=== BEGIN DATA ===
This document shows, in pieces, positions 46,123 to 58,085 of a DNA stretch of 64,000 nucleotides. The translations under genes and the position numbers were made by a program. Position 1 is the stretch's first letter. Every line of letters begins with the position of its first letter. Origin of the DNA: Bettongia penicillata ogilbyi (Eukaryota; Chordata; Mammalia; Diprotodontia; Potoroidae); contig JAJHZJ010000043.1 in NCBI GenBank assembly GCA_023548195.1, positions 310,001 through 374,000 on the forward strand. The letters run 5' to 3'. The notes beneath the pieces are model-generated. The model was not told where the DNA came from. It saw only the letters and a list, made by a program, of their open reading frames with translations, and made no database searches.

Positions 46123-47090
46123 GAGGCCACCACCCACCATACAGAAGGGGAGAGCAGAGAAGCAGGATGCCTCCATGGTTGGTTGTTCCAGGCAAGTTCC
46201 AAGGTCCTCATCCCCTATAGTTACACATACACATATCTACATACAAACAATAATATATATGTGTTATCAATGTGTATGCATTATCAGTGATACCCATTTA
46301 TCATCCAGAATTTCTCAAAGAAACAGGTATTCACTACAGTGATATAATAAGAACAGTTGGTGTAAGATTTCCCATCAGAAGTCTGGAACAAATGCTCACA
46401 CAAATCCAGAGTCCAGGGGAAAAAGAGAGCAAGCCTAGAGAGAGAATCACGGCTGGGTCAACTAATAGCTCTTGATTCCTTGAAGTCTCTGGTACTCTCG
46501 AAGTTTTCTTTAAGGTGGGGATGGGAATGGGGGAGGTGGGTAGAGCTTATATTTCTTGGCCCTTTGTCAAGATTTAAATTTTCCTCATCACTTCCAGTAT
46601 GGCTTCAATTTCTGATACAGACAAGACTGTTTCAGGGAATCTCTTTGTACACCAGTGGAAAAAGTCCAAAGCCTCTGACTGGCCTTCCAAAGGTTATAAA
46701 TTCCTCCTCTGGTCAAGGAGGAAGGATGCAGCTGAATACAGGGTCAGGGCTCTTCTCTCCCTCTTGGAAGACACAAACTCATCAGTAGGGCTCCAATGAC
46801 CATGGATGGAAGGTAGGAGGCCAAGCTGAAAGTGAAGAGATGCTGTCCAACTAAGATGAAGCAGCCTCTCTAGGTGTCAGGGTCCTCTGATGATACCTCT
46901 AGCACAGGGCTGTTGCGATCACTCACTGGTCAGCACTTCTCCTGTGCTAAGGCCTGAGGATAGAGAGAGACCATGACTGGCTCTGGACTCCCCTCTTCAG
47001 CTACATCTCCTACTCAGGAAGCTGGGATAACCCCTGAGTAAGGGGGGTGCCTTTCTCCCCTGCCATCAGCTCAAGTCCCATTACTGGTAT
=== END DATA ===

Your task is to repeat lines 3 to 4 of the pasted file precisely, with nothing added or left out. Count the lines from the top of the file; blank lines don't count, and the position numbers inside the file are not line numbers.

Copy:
46123 GAGGCCACCACCCACCATACAGAAGGGGAGAGCAGAGAAGCAGGATGCCTCCATGGTTGGTTGTTCCAGGCAAGTTCC
46201 AAGGTCCTCATCCCCTATAGTTACACATACACATATCTACATACAAACAATAATATATATGTGTTATCAATGTGTATGCATTATCAGTGATACCCATTTA